"shot and killed" or "shot dead". Agreeing with Dimcl here... "shot and killed" is a bit more respectful than "shot to death" or "shot dead. By the way, when a person is shot but not killed, here in America, the tabloid and local television news expression is often "gunned down"!

    It's true that "beaten to death" is used, but there is a less grim alternative in the case of a shooting with "shot and killed", so why not use it?
     

    Cristina Allende

    Senior Member
    US, English
    I think gunned down can also mean "shot dead" or "shot and killed." It doesn't have to only be shot but not killed. For example, the news often said the phrase "gunned down" in reference to the VA Tech massacre. :(
     

    camaysar

    Senior Member
    usa
    usa, english
    Yes Cristina, it can. I was really referring to a front page and telejournalistic ploy. "So-and-so was gunned down today.... after this." (Go to commercial) The audience wonders, "Oh my! Was he killed?" Audience stays with the show to find out if it was a fatal event! In this situation, the victim usually lives.

    Also, note that not all the Va Tech victims were killed.
     

    tinlizzy

    Senior Member
    USA - English
    This may just be me but I read shot dead and think execution style- one shot, bullet to the brain, dead.

    13 shot and killed, I wonder how many survived.
     

    mouthpiece

    New Member
    United States, English
    Shot dead is crude and slangy while shot and killed is a much nicer way to explain the same situation. Also, shot and killed does not necessarily mean that they were killed by the shooting, it could imply two separate occasions, one in which they were shot and another in which they were killed. Hence the "and".
     

    swift_precision

    Senior Member
    US/English
    If you say "shot and killed" it assumed that the person was killed by the gun shot wound, otherwise it should be explicity stated what actually caused the death. Also unlike terms like "stab to death" or "beaten to death" which do imply multiple stab wounds or blows over a certain time period, "shot to death" is a bit different. I do not agree that it means only that multiple shots were fired "until they died". What I think is that yes, multiple shots were fired at the person, but any one of those shots could have instantly killed the victim or more than one shot could have killed him. In regards to "beaten to death",very few cases exist in which one single blow to a person, inflicted above the waistline region caused instant death. In the case of "stab to death" even one stab to the heart may not cause instant death. This would of course have to be confirmed by an autopsy.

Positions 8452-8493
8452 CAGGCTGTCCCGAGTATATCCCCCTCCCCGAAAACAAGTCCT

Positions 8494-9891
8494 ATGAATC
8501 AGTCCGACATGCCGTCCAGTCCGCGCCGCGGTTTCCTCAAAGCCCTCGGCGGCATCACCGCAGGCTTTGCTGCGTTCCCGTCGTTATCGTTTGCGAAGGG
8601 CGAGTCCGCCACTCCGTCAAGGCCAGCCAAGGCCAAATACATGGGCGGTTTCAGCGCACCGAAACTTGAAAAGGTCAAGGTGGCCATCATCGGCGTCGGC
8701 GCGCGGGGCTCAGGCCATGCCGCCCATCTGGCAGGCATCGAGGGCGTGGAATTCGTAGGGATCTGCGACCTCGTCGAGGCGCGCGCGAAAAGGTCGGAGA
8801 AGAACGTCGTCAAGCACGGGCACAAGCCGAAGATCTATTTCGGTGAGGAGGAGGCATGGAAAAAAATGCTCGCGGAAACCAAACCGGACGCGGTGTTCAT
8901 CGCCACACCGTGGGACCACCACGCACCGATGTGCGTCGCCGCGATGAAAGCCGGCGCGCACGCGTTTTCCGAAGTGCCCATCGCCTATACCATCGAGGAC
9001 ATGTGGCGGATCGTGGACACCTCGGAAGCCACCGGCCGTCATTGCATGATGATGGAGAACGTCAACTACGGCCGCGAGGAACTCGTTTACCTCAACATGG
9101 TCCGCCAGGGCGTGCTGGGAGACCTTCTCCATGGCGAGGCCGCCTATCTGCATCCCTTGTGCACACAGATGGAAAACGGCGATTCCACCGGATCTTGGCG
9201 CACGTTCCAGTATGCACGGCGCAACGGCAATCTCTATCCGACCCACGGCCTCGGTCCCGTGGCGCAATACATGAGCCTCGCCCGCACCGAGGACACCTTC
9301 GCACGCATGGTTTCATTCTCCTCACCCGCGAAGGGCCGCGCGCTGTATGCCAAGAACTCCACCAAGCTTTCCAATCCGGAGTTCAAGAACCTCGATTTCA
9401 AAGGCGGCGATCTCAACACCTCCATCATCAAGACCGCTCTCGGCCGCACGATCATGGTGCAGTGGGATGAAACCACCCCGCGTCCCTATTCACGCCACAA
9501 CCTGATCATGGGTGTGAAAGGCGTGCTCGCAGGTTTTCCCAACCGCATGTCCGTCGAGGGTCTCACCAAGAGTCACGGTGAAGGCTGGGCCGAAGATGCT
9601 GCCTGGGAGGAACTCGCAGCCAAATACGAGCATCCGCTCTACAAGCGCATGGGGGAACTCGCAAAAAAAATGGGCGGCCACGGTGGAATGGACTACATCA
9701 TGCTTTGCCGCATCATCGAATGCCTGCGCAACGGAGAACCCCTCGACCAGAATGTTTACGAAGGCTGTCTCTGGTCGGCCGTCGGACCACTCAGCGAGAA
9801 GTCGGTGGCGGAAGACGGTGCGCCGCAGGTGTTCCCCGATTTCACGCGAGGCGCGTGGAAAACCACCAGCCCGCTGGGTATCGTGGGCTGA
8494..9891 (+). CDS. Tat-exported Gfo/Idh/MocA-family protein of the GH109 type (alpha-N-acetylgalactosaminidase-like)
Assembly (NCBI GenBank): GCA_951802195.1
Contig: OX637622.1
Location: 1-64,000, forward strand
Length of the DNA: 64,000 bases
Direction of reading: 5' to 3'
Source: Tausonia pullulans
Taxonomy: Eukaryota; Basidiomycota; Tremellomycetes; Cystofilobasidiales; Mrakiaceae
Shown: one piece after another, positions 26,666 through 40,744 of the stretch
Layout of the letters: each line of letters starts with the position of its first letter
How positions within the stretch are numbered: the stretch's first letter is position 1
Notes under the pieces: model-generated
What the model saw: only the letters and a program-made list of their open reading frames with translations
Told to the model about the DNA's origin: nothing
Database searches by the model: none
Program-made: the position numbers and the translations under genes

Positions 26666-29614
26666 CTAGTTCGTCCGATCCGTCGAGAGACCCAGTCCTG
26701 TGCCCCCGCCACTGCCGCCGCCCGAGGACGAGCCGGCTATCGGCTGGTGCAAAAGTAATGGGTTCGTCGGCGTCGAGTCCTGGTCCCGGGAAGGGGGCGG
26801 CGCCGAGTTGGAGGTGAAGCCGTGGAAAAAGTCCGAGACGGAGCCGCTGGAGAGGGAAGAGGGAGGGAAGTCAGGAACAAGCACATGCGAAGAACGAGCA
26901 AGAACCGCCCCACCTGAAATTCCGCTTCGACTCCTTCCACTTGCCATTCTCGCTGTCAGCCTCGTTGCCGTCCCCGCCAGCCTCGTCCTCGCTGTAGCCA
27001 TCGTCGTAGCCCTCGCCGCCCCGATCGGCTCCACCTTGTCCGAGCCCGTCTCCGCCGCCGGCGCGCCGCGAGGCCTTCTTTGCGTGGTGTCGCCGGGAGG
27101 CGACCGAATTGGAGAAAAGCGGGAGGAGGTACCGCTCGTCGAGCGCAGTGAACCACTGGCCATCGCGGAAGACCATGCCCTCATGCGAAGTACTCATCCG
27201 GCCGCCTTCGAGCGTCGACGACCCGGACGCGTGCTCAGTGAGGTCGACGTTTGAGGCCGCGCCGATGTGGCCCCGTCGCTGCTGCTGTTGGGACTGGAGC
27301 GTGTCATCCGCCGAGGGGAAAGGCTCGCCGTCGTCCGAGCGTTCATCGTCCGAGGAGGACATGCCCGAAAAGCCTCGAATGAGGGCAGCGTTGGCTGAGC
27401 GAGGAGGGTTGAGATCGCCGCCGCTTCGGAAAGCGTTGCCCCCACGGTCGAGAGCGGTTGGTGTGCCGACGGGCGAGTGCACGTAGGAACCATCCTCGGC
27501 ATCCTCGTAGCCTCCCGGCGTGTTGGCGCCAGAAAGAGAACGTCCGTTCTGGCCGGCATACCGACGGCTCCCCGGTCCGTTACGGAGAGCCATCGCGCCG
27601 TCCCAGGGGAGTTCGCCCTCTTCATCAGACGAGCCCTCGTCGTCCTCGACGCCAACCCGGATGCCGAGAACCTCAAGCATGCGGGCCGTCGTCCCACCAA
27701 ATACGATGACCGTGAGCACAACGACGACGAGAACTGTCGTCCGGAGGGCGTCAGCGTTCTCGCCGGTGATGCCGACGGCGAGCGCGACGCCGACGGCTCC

Dimcl

    Senior Member
    Canadian English
    But if they were "shot and killed," doesn't that leave a little mystery to how they were killed? The could have been shot (but not killed by the bullets) and then killed by stabbing or poison or strangulation or blunt force trauma, etc. etc. The first way, "they were shot dead," makes it clear that the shots actually killed the people. Yes, "shot and killed" is pretty much implied that the bullets actually killed them, but it still leaves an element of doubt, if you want to get technical about it. :)